Offline tipafo

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Re: Favorite Electrical Tools
« Reply #2 on: December 10, 2017, 10:12:45 AM »
Almost exclusively Klein screwdrivers, nutdrivers, only Klein linesmans pliers, diagonal cutters, and strippers.

Ideal hand conduit benders.

Greenlee is decent in a pinch. I use the receptacle/GFCI tester almost daily.

Estwing 22oz straight claw hammer for driving staples, etc. Kobalt 16ft tape measure.

Klein makes a geat electrician's tool pouch, but the box store knockoffs are good, too.

Offline David in MN

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Re: Favorite Electrical Tools
« Reply #3 on: December 10, 2017, 10:21:52 AM »
I don't do a lot of electrical work but I have built a few lamps and my wife (she's an electrical engineer) does do wiring from time to time. I have mostly Klein products but for anything screw related I am 100% Felo these days.

Offline Stwood

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Re: Favorite Electrical Tools
« Reply #4 on: December 11, 2017, 01:54:47 PM »
I have a little of everything in hand tools. Mechanical and woodworking and general putzing.
A lot of snap-on, and some have slowly been lost. Pliers and cutters and such that are used very often.
I have been replacing those with Klein and find they are just as good as snap-on.
I do not have a good household wiring stripper, just automotive strippers that I make due with.

Offline CdnGuy

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Re: Favorite Electrical Tools
« Reply #5 on: April 03, 2018, 06:14:13 PM »
I've seen some of those German tools. Pricey, but those that can afford them swear by them.

Klein was the standard for all the electricians I worked with, for screwdrivers, pliers, strippers, and cutters. Hilti for power tools like drills, but that's some expensive stuff. Bit sad that deWalt has become trendy and is about the same as Black and Decker was 30 years ago.

For hammers, I've had some Estwings but I've got a Stanley 16oz anti-vibration one now that I just love. It's like it was made for my hand and the way I swing a hammer. I've got nasty tennis elbow and I can do framing with the Stanley for a good 4 to 6 hours before I have to call it a day. In fact, in our house, when some says, "Where's Stanley?" they're talking specifically about that hammer.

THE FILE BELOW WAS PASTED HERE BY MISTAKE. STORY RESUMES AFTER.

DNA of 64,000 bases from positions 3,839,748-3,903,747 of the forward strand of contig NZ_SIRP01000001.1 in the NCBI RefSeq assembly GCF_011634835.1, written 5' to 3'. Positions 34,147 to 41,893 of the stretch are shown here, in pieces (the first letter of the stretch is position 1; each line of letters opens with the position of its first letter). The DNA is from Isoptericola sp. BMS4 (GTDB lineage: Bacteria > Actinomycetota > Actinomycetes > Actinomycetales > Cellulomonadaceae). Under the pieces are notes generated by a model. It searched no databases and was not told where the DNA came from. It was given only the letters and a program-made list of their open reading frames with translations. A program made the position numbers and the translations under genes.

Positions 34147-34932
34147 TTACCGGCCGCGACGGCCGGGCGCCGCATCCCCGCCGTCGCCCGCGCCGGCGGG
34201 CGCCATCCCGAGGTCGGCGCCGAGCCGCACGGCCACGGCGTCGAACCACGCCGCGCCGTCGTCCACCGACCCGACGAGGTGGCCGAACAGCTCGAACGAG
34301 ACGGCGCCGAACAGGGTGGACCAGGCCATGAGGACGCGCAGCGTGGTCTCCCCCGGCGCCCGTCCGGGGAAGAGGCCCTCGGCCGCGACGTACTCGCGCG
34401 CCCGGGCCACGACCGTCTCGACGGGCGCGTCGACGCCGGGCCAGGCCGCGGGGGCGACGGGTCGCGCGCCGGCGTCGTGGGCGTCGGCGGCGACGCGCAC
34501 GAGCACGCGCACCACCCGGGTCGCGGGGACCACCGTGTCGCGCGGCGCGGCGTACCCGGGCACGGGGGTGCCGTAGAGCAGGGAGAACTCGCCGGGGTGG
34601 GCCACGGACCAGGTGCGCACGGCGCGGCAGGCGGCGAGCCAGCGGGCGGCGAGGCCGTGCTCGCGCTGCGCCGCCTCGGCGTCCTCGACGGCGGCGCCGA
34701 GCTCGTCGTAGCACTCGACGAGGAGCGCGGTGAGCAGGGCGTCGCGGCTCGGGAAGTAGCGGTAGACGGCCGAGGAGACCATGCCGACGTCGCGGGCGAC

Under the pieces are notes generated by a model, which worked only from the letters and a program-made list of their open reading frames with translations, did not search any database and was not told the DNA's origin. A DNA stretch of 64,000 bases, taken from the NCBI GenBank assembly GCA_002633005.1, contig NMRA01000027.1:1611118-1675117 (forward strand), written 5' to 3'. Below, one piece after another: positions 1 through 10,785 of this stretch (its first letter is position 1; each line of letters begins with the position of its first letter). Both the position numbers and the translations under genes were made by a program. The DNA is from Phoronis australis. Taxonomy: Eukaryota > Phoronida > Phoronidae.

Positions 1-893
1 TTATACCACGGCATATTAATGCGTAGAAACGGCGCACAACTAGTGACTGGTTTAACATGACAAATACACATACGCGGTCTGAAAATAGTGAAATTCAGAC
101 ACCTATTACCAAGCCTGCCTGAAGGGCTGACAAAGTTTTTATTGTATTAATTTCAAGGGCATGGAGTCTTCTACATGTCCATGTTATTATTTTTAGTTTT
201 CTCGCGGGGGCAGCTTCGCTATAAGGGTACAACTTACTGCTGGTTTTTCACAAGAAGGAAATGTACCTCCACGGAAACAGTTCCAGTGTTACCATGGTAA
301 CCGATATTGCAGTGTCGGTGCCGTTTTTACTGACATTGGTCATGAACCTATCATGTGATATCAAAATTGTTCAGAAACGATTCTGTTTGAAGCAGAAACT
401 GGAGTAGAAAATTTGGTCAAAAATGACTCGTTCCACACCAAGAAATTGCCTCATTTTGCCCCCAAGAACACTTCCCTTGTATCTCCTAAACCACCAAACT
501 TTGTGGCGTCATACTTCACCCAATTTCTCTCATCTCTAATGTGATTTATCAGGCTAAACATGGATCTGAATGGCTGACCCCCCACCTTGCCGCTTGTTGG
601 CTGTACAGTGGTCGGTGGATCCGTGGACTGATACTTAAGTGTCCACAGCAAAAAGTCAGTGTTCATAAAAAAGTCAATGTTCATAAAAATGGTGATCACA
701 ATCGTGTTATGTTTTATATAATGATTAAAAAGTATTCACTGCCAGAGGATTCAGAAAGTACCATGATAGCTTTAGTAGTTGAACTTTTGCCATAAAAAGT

I'd like to get into some welding, but I haven't a clue where to start. Guess I got some reading to do. It'd be mostly farmer welding, not any real serious fabrication or pressure vessel rated stuff.

We've got King Tools up here in Canada. They are generally for people that use something twice a year, but I got their radial arm saw and used it constantly for about a month. Thing held up great! And less than a quarter the cost of a Bosch or deWalt. Just make sure you've got a protractor or something to make sure the angles are set up right. Don't trust the markings or notches.

My King tablesaw, well, it cuts. For the number of cuts I do on it though, it's good. Again, use your own tape measure and don't trust the factory markings. For occasional use, they're good for the price. I just tell people to consider how good they are at maintaining and repairing power tools, because they'll need more maintenance than a tool 3 or 4 times the price.

Up here, we've got a chain called Canadian Tire. It's about as popular as Tim Horton's but for tools and automotive. Their house brand, Mastercraft, is decent enough for the hobbyist and most of their stuff has a lifetime guarantee.

The thing about Crappy Tire, as we call it, is that everything eventually goes on sale for as much as 70% off. So, as my dad told me, you set up a piggy bank or something to sock money into and keep an eye on the sales. You can get a $70 screwdriver set for $20 and such. Good for kitting out your young ones when they get their own home or getting yourself kitted out.

Anyway, that's all for now.

Any other great tool finds out there?